Hiring an Editor for your Book

So many writers treat their editors like gods, all fire and brimstone one day, angelic the next. They’ve written their tale, and are eager to either self-publish it or submit it to a traditional publisher. Next they hire an editor, believing that their god will find all the mistakes and fix them. If not all that, the editor will point out the shortfalls and talk the writer through a rewrite. Right or wrong?
Wrong. Editors are not gods. They’re human beings like the rest of us, and have the weaknesses that go with the territory. It also depends on the editor you’re hiring. A typical publishing house will hire an acquisitions editor, content editor, line editor, copy editor, and sometimes, a proofreader.
The acquisitions editor winnows out manuscripts from their stack of submissions for their house to publish. In addition to finding these manuscripts, they must convince fellow editors, salespeople, and leaders of the publishing house that this book is worthy to appear in print. If you’re self-publishing, you become your own acquisitions editor, having decided to publish your own work.
A content editor is gold. I had a great content editor for Steel Rose. He or she will point out holes in your plot, not enough at stake, weak or whiny characters, melodrama, point of view errors, weak opening, lackluster tension on every page, heroes and heroines who don’t behave in realistic ways, an antagonist who’s too evil to be believable. Content editing can run thousands of dollars, but you can get around this if you’ve got beta readers or belong to a writer’s group. The beta reader group might be the way to go if they know your genre.
If you decide to go the beta reader route, listen, really listen, and read between their critiques. The critiques should be done privately, not in the group. If the reader said the book got good once he got going, your opening may be weak. If the reader says he put the book down, and forgot to get back to it, the book is boring. Revise, revise, revise. If your reader gets mad and that’s what you intended, you’ve succeeded. The question to ask is if he would read another book like it.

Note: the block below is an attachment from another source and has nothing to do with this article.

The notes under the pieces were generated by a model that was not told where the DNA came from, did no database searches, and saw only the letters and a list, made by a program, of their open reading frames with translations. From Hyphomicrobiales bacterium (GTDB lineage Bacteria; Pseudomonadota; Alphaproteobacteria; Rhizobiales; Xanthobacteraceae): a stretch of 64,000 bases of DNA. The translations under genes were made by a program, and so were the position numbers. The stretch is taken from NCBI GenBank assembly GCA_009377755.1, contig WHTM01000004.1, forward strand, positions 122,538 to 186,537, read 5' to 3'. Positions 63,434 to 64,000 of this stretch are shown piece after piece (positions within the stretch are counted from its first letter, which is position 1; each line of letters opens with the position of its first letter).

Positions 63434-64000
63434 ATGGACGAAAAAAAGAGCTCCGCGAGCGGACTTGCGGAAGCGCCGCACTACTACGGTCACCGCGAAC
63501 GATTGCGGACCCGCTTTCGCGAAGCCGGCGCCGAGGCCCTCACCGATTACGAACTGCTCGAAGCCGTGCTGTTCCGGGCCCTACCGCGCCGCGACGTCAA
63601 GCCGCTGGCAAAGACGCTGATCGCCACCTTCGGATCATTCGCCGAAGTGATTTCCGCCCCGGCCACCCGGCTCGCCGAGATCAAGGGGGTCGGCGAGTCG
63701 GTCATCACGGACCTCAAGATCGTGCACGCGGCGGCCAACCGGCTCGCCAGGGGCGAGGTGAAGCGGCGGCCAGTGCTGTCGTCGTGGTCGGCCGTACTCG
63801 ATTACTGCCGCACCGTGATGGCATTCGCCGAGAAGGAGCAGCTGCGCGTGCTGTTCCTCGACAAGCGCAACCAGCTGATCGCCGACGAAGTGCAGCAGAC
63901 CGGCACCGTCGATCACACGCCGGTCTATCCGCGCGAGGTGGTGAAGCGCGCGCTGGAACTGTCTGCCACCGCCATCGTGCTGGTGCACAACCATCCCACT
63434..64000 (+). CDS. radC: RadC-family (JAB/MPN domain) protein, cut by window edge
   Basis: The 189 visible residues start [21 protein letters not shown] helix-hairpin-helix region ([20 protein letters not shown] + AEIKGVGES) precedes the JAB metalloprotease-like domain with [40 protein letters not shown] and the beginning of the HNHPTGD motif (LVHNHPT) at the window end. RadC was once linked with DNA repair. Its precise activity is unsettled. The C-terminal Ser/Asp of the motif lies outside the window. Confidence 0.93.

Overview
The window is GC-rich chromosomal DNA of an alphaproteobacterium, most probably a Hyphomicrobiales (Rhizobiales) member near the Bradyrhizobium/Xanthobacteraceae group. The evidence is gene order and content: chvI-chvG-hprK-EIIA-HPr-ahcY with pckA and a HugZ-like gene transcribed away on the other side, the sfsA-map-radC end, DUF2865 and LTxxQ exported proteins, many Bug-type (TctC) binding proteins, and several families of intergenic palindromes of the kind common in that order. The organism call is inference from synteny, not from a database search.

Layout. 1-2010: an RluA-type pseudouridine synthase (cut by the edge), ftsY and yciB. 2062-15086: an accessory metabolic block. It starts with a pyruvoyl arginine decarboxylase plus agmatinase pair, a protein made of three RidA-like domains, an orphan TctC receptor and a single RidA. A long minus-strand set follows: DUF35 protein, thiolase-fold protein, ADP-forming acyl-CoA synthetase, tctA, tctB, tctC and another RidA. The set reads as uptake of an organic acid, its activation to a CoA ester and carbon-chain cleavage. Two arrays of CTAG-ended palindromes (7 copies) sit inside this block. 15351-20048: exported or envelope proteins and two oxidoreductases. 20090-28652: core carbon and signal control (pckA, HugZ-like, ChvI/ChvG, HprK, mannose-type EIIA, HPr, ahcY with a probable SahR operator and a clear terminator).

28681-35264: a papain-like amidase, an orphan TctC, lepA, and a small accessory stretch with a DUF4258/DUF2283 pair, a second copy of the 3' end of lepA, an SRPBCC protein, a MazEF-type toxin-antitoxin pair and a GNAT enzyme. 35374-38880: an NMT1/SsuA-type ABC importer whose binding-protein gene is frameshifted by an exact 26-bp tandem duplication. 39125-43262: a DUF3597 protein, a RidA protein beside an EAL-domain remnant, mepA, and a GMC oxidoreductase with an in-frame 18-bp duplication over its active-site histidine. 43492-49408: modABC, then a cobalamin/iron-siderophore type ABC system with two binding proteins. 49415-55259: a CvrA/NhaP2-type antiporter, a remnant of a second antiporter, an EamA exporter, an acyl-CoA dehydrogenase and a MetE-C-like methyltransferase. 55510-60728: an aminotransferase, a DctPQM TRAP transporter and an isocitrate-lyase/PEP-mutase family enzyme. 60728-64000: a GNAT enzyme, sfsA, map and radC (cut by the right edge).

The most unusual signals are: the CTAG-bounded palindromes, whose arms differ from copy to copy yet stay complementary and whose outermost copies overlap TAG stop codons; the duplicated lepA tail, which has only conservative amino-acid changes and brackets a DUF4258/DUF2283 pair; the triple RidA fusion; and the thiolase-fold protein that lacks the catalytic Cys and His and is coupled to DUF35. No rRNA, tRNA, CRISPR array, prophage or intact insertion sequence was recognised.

If you decide to go with a content / line editor, get sample edits from people familiar with your genre. Many editors won’t charge for sample edits. Editing is a subjective job, and the editor may miss the mark because he or she has their own perception of your genre. If you’re satisfied with the sample, find out the charges up front, and whether you can afford them before you commit to the project. I know of one writer who hired an editor, loved the critique, but ran out of money during the project, so he only got part of his book edited. It won’t work, especially if you’re self-publishing, so pony up. Most editors are willing to work out payment plans. With City of Brotherly Death, I did the instalment plan, getting my edits on each short story as I finished them.   
The copy editor is a must for self-publishing authors, and you won’t need to spend thousands of dollars. He or she will catch the typos, the missed words, the differences between “lie” and “lay,” tense inconsistencies, and other grammar issues. The line editor makes sure there’s consistency with your characters. If your heroine starts out as a brunette, the line editor will make sure she doesn’t become a blonde without using hair dye. In some cases, your copy editor can make a great line editor, too.